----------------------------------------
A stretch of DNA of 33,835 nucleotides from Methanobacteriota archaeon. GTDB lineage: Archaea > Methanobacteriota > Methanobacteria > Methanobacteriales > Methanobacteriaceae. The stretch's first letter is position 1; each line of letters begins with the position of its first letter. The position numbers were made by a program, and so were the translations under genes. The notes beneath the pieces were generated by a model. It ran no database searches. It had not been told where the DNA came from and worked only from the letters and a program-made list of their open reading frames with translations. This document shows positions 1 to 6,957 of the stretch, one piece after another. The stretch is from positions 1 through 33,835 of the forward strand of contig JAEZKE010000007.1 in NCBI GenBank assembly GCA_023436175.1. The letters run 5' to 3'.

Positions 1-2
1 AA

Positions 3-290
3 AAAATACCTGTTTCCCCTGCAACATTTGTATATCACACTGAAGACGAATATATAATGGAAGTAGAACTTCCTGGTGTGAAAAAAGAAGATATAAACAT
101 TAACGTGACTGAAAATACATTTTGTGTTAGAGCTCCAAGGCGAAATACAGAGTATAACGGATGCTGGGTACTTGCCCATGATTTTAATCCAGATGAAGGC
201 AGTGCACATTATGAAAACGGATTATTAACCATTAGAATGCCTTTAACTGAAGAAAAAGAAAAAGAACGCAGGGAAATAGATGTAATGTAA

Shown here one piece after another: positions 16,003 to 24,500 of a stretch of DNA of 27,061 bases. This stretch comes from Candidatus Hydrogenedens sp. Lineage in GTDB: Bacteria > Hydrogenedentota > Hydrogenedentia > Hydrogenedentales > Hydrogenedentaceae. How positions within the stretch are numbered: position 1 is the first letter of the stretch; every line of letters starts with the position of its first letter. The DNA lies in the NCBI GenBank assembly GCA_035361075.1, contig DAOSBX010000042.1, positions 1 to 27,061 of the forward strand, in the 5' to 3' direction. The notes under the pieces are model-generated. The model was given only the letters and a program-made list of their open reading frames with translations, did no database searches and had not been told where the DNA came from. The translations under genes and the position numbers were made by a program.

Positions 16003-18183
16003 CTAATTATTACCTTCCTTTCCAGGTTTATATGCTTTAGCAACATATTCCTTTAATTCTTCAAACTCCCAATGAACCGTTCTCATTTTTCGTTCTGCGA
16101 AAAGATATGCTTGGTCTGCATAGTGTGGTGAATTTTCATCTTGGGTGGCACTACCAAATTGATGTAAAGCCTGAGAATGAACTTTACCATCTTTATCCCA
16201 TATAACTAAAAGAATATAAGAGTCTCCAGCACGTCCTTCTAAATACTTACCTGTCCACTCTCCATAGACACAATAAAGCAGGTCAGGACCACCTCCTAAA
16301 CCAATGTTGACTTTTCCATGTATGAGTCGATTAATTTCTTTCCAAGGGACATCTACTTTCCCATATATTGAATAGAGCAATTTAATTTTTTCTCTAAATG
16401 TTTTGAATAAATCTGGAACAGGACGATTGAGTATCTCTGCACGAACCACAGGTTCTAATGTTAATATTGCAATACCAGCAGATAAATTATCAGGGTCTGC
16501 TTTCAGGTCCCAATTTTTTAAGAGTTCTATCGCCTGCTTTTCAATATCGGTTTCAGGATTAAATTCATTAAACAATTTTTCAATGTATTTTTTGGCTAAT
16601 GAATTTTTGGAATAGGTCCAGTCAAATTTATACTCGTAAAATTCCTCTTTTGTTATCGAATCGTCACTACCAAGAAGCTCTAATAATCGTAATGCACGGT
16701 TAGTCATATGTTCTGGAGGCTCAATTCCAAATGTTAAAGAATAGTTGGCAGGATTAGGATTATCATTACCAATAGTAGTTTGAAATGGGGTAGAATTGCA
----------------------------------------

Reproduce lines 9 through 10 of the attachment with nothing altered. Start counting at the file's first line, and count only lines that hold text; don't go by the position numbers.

Positions 16003-18183
16003 CTAATTATTACCTTCCTTTCCAGGTTTATATGCTTTAGCAACATATTCCTTTAATTCTTCAAACTCCCAATGAACCGTTCTCATTTTTCGTTCTGCGA